Discussion Questions on Kitcher's Unification Theory
1. To what extent can Kitcher accept the view that explanatory asymmetries can be accounted for in terms of causal asymmetries? Why, according to Kitcher, don't effects explain their causes or effects of a common cause explain one another?
2. Kitcher defends what he calls, "deductive chauvinism," that scientific explanation is or should be deterministic. Yet he recognizes that phenomena in quantum mechanics are irreducibly probabilistic and, moreover, that even macroscopic phenomena may depend at least on the absence of very low probability quantum events. How can one make sense of his position?
3. (This is the example from the van Fraassen discussion questions.) Suppose two elastic bodies travelling along the same line collide. Let the initial and final velocities of the first body be vi and vf and the initial and final velocities of the second body be Vi and Vf, and let the two masses be m and M. The law of conservation of momentum tells us that
(a) mvi + MVi = mvf + MVf,
and the law of conservation of energy tells us that
(b) mvi2 + MVi2 = mvf2 + MVf2.
If we add a specification of the values of the masses and initial velocities, we can explain the final velocities. That is to say, if we add equations:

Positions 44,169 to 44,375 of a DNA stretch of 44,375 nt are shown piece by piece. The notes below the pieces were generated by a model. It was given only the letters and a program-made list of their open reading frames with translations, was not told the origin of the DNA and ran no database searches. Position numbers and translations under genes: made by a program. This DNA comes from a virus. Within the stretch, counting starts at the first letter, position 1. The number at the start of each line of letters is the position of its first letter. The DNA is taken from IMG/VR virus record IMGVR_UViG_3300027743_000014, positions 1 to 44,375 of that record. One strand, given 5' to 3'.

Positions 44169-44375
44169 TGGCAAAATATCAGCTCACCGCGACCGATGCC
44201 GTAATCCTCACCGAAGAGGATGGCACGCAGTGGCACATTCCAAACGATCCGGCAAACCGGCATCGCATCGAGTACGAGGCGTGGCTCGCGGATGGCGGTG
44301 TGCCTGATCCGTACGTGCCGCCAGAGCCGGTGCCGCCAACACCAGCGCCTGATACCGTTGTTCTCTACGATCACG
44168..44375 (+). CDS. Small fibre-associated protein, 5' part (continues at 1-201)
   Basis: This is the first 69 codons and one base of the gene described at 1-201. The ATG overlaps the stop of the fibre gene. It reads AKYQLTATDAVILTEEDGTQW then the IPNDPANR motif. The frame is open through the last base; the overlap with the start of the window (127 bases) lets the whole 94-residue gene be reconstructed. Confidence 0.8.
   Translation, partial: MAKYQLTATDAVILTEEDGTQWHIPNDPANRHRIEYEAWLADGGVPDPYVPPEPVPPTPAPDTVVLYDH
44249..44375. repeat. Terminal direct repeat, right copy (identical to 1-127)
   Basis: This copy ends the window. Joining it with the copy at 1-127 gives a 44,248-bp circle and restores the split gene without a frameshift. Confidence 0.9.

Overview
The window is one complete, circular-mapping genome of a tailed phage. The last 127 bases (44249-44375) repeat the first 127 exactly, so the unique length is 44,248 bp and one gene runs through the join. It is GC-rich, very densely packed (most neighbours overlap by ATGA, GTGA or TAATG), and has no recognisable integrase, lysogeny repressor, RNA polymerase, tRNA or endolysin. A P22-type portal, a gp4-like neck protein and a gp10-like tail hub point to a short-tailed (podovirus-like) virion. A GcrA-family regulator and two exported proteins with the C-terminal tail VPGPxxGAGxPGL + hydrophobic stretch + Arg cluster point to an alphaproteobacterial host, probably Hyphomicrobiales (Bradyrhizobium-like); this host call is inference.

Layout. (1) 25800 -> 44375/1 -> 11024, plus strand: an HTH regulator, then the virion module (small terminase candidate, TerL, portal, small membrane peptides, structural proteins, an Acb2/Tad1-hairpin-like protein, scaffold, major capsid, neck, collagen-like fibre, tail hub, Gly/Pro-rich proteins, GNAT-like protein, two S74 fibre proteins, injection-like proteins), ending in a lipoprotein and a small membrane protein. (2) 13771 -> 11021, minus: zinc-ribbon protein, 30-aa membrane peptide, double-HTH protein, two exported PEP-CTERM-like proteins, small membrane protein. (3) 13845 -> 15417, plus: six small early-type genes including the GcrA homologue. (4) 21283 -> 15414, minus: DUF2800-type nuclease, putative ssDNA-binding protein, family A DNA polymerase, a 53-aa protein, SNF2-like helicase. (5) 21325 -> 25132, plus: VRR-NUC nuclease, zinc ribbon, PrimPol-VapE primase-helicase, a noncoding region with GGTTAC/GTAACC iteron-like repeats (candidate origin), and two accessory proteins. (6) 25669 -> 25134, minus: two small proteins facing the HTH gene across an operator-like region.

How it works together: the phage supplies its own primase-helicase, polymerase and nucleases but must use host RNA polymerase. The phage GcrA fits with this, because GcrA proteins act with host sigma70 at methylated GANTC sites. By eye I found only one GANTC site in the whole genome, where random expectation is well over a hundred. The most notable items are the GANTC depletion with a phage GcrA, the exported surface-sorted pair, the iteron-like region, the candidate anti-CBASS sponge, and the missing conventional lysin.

(c) m = m*
(d) M = M*
(e) vi = vi*
(f) Vi = Vi*
Then we can derive values for vf and Vf. (Substituting the quantities specified in (c) - (f) into (a) and (b), we would have two equations in two unknowns.) Most people would regard this derivation as explaining why the two final velocities have the values that they do. But one could instead specify the values of one of the final velocities and solve for the other final velocity and for one of the masses or for one of the initial velocities (whichever specification was replaced by the specification of one of the final velocities). It is not clear whether we would regard a derivation of one final velocity, from the other final velocity, the masses, and one of the initial velocities as an explanation. It is clear that we would not regard a derivation of the initial velocities as explanatory, and it is even clearer that we would not regard the derivation of the masses as explanatory. (Indeed if somebody were to ask, "Why is the mass of this body M?" we might be inclined to reject the question.)
How would Kitcher's unification theory make sense of these judgments?
4. How are we supposed to get from an account of accepted explanations (which is what most of Kitcher's essay is concerned with) to an account of correct explanations?